Google’s YouTube to Offer Revenue Share on Video Ads

The BBC is reporting YouTube will shortly launch an advertising revenue share model with users who upload their own unique videos.

Following a model that has helped Revver gain popularity, YouTube founder Chad Hurley indicated the goal was to “reward creativity” of users that upload popular content.

The system would be rolled out in a couple of months, he said, and use a mixture of adverts, including short clips shown ahead of the actual film.

Also coming is a new system to identify copyrighted material.

The company…was currently working on “audio fingerprinting” technologies to identify copyrighted material…

I’m guessing the identification of copyrighted material would come before the revenue share rollout. YouTube would face all kinds of issues if it allowed users to share ad revenue on already copyrighted video content.

Google Admits China Censorship Hurt Reputation

Google co-founder, Sergey Brin, has admitted the company’s decision to censor its search results to appease the Chinese government, damaged the public perception of the company.

Asked whether he regretted the decision, Mr Brin admitted yesterday: “On a business level, that decision to censor… was a net negative.”…Mr Brin said the company had suffered because of the damage to its reputation in the US and Europe.

Despite the negative response, Google doesn’t appear ready to back-track on its decision.

Co-founder Larry Page said: “We always consider what to do. But I don’t think we as a company should be making decisions based on too much perception.”

Page added that most of the negative reactions came from people reading headlines and not actually exploring the details of Google’s move.

Watching Whether Companies

I’ve noticed a new referrer in my Google Analytics stats, over the past few days. has been sending some decent visitor numbers to the Yahoo story we ran a couple of weeks back.

I headed over to the site to see who they are and discovered a digg-like community that rates companies positively or negatively based upon their actions.

The company was founded in 2006 by Ryan Mickle and Rod Ebrahimi and it appears their goal is to provide a platform of accountability for big businesses.

GoDaddy, Wal-Mart and Starbucks are among the current companies under the social microscope. Companies tracking sentiment analysis of their online reputation would be wise to add this site to the list.

How Far Are You Willing To Go For Linkbait?

It looks like the Copeac Affiliate Network and WickedFire Forums decided to play shirtbait at the recent Affiliate Summit. I didn’t attend but Shoemoney did and he posted a picture of the Copeace shirt. I won’t even try to put in words what the shirt says as I don’t want Andy’s site ranking for such things, but let’s just say it goes to the edge if not over.

This is an obvious attempt to create the type of buzz that I have the feeling is about to happen. I am a fan of both WickedFire and Copeac. They are both run by some great people who are very smart.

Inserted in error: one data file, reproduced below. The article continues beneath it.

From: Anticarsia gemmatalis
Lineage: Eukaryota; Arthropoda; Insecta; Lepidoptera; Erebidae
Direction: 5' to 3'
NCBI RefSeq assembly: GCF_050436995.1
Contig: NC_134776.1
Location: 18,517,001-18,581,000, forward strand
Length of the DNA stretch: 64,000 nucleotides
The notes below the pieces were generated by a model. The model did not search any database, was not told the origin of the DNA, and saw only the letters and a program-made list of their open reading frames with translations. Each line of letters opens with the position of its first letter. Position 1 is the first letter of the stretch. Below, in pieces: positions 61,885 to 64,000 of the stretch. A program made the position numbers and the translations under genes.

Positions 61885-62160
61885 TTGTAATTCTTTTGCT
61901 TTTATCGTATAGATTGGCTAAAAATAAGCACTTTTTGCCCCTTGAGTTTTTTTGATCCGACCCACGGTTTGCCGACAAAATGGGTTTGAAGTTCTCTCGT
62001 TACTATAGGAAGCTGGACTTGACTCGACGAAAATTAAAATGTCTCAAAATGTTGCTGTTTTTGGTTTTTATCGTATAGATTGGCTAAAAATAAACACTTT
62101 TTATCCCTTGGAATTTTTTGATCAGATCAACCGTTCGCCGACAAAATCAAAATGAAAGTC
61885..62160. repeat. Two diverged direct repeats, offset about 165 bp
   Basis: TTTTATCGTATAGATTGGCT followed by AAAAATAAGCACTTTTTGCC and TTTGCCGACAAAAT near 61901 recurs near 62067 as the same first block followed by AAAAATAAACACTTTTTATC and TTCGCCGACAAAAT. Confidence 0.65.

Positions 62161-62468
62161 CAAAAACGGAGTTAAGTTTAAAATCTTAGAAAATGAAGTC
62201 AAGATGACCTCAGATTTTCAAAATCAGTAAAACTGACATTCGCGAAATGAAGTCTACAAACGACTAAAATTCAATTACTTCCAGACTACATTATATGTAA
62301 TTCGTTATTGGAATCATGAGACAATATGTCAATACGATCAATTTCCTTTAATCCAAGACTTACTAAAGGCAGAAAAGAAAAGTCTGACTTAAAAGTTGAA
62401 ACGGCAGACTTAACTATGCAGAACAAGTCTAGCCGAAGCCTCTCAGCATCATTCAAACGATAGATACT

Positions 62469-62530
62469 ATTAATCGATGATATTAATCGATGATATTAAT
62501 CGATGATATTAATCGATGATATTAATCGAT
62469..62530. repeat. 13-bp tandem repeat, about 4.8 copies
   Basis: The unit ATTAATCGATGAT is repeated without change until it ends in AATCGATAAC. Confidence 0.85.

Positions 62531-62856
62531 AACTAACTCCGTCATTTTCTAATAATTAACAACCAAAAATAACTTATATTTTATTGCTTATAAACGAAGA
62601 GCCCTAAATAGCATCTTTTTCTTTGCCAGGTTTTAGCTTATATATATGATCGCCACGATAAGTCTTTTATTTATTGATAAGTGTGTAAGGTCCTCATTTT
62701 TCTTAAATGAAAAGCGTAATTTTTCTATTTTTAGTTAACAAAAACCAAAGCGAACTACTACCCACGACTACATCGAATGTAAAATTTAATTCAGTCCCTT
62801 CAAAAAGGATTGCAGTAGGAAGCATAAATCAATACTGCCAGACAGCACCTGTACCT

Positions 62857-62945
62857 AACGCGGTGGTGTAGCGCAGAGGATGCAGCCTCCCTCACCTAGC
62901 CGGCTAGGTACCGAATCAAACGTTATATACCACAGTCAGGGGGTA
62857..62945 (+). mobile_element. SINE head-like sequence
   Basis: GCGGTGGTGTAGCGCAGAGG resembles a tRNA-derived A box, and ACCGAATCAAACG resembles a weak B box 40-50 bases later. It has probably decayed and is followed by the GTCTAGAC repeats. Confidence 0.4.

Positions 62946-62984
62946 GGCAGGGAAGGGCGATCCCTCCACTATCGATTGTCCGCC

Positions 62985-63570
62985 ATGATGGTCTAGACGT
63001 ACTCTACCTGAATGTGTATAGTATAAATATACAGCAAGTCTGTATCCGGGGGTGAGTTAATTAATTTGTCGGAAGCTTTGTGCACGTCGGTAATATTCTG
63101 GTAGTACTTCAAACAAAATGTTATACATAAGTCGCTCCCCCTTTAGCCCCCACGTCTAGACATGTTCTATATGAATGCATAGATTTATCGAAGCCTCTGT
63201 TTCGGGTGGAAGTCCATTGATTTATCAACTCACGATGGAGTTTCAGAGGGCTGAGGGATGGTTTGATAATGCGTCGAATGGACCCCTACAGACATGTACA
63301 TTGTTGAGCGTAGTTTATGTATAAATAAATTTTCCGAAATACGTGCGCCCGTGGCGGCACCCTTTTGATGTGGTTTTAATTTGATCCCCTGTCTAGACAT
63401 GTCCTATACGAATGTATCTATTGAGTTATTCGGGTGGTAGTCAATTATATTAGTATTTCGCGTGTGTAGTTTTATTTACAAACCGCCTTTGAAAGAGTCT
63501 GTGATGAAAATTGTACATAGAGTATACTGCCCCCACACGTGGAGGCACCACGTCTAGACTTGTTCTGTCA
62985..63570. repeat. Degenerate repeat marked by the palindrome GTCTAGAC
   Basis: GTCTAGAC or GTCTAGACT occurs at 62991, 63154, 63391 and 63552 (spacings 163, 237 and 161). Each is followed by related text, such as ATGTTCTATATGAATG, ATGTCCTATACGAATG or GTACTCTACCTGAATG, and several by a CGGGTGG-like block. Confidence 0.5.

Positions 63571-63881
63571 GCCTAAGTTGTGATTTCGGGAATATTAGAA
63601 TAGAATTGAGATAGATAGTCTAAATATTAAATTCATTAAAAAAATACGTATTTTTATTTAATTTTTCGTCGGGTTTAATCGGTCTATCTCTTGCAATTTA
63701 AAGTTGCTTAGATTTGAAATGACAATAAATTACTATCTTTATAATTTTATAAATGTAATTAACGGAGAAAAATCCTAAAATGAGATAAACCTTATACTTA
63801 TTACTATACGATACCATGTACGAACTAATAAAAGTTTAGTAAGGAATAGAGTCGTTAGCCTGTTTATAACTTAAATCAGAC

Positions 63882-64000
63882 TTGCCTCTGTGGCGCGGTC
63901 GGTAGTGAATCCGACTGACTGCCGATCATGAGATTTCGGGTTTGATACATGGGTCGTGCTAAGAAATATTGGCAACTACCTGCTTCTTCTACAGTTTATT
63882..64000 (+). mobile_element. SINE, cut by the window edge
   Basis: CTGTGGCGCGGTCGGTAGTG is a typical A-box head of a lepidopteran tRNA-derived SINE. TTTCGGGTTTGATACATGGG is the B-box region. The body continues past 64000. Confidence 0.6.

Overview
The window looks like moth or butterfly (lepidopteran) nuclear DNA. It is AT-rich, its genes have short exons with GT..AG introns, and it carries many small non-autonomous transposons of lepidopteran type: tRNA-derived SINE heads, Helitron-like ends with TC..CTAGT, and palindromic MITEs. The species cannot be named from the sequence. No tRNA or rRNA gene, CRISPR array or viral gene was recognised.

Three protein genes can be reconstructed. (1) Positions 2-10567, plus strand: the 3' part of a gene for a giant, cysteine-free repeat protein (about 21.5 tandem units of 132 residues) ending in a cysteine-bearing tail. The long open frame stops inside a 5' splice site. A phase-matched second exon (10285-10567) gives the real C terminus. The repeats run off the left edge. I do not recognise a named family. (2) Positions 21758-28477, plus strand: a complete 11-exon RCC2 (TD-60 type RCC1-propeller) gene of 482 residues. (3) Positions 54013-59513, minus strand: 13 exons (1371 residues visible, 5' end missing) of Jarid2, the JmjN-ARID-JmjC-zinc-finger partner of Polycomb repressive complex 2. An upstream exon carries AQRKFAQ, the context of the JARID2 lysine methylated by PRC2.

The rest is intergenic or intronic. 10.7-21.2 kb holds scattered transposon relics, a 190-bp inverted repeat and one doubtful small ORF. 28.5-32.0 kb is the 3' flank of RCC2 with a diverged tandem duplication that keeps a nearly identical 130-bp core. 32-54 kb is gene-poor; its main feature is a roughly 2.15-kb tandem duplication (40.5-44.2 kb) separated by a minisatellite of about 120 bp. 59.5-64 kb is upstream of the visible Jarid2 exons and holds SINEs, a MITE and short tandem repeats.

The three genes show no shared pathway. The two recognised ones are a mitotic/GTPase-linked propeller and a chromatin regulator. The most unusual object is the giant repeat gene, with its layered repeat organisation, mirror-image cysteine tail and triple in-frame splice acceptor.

Targeting Online Ads to a User Session

Merrell Ligons has come up with a new idea for targeting ads on a web site. As you know, it often takes repeat exposure to get a consumer to notice an ad and recall the company. Merrell suggests that, instead of exposing a site visitor to multiple ads, why not show them just one ad for their entire user session?

What if an advertiser was able to sponsor user sessions instead of buying impressions? For the less technical folks, what if we could guarantee an advertiser that as long as someone is on a website their ad or ads would be the only ones displayed. You could even have a series of banners that displays in succession as the user clicks through the website. 

Google, Apple and YouTube Named 2006 Top Brands

Online branding magazine asked 3,625 branding professionals and students to vote on “Which brand had the most impact on our lives in 2006?”.

Here are the top 5 global brands, based purely on impact of the brand:

  1. Google
  2. Apple
  3. YouTube
  4. Wikipedia
  5. Starbucks

The list order changes a little, when you look just at North America:

  1. Apple
  2. YouTube
  3. Google
  4. Starbucks
  5. Wikipedia

Curious about Europe?

  1. Ikea
  2. Skype
  3. Nokia
  4. Zara
  5. Adidas

Google Defuses Googlebombs; Does this Change Link Building Practices?

Google has announced they’ve made some changes to their algorithm to try to identify and suppress the instances of Googlebombs (when many people link to the same page with the same keyword, in an attempt to get that page to rank for an obscure or insulting phrase).

By improving our analysis of the link structure of the web, Google has begun minimizing the impact of many Googlebombs. Now we will typically return commentary, discussions, and articles about the Googlebombs instead….the extra effort to find a good algorithm helps detect Googlebombs in many different languages.

Ok, that’s a great effort. No one really benefits from seeing a Googlebomb listed in the search results, but what does this do for your link building efforts?